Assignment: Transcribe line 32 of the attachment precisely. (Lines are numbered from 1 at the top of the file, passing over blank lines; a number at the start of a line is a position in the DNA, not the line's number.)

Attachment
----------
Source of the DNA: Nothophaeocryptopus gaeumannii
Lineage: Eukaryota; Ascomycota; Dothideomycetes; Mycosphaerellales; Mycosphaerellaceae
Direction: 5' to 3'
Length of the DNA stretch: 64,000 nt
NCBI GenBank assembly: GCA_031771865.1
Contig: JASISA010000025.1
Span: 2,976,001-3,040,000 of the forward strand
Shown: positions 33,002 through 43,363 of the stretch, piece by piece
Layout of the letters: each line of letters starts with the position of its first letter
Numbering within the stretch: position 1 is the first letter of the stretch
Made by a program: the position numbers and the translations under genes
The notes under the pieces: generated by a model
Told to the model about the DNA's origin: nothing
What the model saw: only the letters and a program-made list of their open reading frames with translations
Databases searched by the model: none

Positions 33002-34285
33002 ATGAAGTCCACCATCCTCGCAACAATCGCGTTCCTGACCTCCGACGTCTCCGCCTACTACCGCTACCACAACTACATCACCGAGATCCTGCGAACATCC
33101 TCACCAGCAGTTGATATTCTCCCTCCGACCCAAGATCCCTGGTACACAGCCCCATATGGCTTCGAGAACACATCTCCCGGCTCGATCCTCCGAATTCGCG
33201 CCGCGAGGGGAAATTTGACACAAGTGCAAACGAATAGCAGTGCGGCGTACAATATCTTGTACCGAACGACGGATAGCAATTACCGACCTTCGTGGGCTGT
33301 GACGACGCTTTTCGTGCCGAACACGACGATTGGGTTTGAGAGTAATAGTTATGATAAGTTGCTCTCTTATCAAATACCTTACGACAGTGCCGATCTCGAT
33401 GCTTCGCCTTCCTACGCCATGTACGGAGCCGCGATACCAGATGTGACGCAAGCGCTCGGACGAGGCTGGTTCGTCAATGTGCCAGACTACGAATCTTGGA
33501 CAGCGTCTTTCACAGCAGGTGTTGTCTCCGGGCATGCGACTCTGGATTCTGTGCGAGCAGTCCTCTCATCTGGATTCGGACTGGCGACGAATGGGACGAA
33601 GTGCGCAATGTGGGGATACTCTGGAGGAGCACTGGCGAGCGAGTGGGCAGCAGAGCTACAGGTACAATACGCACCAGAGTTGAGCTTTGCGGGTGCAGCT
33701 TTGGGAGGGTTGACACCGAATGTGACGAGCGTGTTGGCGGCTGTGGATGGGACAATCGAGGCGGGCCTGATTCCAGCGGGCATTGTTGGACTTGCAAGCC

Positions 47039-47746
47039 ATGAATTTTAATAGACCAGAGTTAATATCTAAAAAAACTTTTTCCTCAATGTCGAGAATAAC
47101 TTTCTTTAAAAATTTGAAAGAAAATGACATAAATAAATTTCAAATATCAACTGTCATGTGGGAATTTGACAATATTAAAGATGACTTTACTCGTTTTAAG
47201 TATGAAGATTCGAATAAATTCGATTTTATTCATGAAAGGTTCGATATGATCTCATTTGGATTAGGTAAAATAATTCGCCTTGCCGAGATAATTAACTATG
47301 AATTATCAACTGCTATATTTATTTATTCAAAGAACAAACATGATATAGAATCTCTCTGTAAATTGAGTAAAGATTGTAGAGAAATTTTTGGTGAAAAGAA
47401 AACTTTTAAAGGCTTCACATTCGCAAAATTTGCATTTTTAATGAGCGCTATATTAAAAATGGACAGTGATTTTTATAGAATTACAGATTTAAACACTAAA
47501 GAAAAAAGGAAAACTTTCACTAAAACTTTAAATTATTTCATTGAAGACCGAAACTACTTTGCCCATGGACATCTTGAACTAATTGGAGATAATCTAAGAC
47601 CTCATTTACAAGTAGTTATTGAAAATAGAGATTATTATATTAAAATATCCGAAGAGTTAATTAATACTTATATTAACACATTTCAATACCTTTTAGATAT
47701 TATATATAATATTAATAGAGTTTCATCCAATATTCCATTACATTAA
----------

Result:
47601 CTCATTTACAAGTAGTTATTGAAAATAGAGATTATTATATTAAAATATCCGAAGAGTTAATTAATACTTATATTAACACATTTCAATACCTTTTAGATAT